It was time for marriage number two, our civil marriage.
The marriages in registry offices in England are elegant, romantic attended by close family and friends. The guests are sat eagerly waiting for the bride to appear, when she does she is wearing a flowing ivory gown and holding a bunch of her favourite flowers (I am thinking pale pink roses), some of the same flowers are delicately placed in lovely styled hair. She has been waiting her whole life for this moment, she clutches the arm of her father and takes a deep breath. As they walk down the aisle together she sees the man who will soon become her husband waiting for her. Her three year old niece is walking in front of her, scattering rose petal as she goes. The couple’s favourite song is being played by a harpist accompanied by their friend from university on the violin. The room is full of flowers, flowers she had chosen herself, she spent hours choosing the perfect combinations of pink and white. The guests turn in their seats as she glides down the aisle, they gaze at the bride in delight, all beaming broadly at her. ‘She looks like an angel, simply divine’, her aunt whispers to her uncle. She finally reaches her groom, he whispers ‘wow, you look beautiful’, she blushes and looks down at the floor. ‘Are we ready?’ the registrar asks softly. The couple look lovingly into each other’s eyes and squeeze each other’s hands.
Our civil marriage ceremony was absolutely nothing like that.
We returned to the overcrowded registry office, it was so much busier this time around. My husband pushed his way through the crowd to get to the registrar to find our notice so they could start preparing the paper work. We had a long wait and there were no seats, it was so overcrowded we had to stand outside. People were running in and out, shouting to each other and waving around photocopies of documents. There were also a lot of lawyers passing through, you could tell which ones were the lawyers because they wore blazers with a special white shirt with too long white pieces of fabric hanging down from the collar. Female lawyers wore this blazer and shirt over their traditional Indian dress, Indian lawyer chic.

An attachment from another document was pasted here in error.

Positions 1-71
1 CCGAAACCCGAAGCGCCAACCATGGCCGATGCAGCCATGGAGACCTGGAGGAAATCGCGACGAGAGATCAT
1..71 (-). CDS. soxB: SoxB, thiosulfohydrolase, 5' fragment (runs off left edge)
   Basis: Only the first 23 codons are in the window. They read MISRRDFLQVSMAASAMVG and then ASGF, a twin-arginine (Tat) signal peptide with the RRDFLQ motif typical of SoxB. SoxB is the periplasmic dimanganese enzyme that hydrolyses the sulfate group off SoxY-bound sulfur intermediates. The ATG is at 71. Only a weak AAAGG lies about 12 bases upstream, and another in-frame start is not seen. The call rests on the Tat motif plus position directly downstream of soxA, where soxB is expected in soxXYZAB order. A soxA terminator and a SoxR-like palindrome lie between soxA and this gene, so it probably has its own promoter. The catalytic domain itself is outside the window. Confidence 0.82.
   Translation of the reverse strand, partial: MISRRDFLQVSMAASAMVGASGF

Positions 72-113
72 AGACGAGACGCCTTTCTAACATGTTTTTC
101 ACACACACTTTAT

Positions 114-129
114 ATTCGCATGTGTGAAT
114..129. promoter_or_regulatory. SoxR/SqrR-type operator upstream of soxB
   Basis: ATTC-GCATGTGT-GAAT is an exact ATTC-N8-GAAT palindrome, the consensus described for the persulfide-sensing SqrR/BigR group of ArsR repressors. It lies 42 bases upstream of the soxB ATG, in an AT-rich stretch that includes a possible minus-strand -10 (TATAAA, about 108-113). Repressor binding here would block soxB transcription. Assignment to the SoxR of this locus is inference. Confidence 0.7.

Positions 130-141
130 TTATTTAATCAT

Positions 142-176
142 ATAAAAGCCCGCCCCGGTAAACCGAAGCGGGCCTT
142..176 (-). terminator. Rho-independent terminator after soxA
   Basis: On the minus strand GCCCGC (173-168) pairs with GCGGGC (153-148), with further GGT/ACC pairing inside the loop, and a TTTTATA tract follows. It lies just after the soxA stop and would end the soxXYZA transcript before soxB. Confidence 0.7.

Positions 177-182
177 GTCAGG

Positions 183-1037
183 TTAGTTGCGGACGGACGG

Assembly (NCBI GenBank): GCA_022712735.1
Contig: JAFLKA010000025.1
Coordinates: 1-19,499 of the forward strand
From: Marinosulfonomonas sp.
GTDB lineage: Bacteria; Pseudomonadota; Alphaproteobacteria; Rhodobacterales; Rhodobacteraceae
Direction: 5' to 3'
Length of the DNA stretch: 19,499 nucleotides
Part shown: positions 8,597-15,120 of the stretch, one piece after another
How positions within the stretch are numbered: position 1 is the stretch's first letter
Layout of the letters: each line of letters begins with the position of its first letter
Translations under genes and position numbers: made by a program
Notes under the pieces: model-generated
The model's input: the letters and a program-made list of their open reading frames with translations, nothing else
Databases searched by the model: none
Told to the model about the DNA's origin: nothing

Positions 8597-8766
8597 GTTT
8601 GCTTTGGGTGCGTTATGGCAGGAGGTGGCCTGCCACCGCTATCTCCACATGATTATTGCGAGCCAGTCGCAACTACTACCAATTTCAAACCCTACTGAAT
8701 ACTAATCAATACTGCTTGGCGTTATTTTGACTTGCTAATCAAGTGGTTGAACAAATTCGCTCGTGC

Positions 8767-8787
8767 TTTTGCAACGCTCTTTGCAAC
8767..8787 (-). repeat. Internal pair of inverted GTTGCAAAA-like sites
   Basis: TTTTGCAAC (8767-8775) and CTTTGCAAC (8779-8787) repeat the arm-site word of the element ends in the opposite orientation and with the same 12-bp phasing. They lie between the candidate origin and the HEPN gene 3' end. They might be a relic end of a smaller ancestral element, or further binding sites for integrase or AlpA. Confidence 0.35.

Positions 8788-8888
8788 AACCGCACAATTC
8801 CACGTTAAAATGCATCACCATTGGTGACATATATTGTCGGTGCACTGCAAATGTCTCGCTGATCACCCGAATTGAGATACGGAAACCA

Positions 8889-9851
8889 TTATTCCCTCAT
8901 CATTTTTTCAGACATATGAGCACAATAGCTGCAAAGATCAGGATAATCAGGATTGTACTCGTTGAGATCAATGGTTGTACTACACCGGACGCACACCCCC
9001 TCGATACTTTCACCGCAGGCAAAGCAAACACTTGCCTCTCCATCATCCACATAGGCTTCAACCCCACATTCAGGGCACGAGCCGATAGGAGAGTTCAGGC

As my husband battled the crowds to get everything prepared I continued to wait outside with my mother-in-law. A group of eight or nine middle aged men gathered, standing in a line, their vision fixed on me, leering. Feeling exposed and uncomfortable, I tried to hide behind my mother-in-law but she is much smaller than me so it didn’t really do much good. One of them had his hand on his crotch. I wanted to run away.
Just as I thought I might start to shout at these men, my husband appeared around the door frame, his hand outstretched, beckoning me to him. Finally I squeezed into the crowded room and stood as close to my husband as physically possible (not that there was much of a choice). I was about to sign the documents but the registrar stopped me. He spoke to my husband in Marathi and my husband turned around and looked at me. ‘He says we have to wipe your sindoor off’.
My eyes filled with tears, I looked at my husband and shook my head, ‘I cannot do that’. A woman’s sindoor is wiped off when she becomes a widow, my stomach was in knots at the thought of having to do this. Unfortunately, I had to do it because the person who was about to make our marriage legal said so. The registrar said something about having to be unmarried to become married. As my eyes filled with more tears my husband used my chunni (the long scarf worn over the shoulders) to remove the red powder he had placed in my hair line only a couple of hours before. I held back the tears as I signed the marriage certificate.
The registrar ripped off two pieces of paper from some scrap paper, he wrote down the marriage vows. ‘I, Lauren… take…. to be my lawful husband’, he wrote them out for each of us and directed us to the small court room attached. We had to say theses vows three times in front of the judge. We pushed our way through the people; the court room was just as packed. I think it would be classified as a health and safety hazard if that many people were crammed into that room in England. The judge was sat higher than everyone else, behind a high barrier. She was checking documents as people barked at her from below.
As we waited people were asking my husband where I was from and why we were there. Finally the registration of a car was complete and it was our time. We pushed our way to the barrier. I looked down at the scrap of paper and suddenly realised that I could not pronounce my husband’s middle name, I panicked once again and looked up at him. ‘I cannot pronounce this properly’. It was now our turn, pressed against people we said our vows which were then translated into Marathi. After saying them three times, the judge smiled and said ‘Congratulations!’. This was not followed by ‘you may now kiss the bride’ as it would if we were in England. The people who we were pressed against were all smiling at us, saying ‘congratulations’ and shaking our hands. We struggled to get out of the crowded court room. We were nearly at the doorway when a lady squared up to my husband insisted we hand out sweets to celebrate the occasion.
We drove around for ages trying to find a sweet shop, when we finally found one we bought a kilogram of ladoos (a round Indian sweet) and returned to the registry office. By the time we had returned, the crowd was full of different faces. We handed out the sweets anyway and received more congratulations.
We were married… again! Phew, I am glad that is over.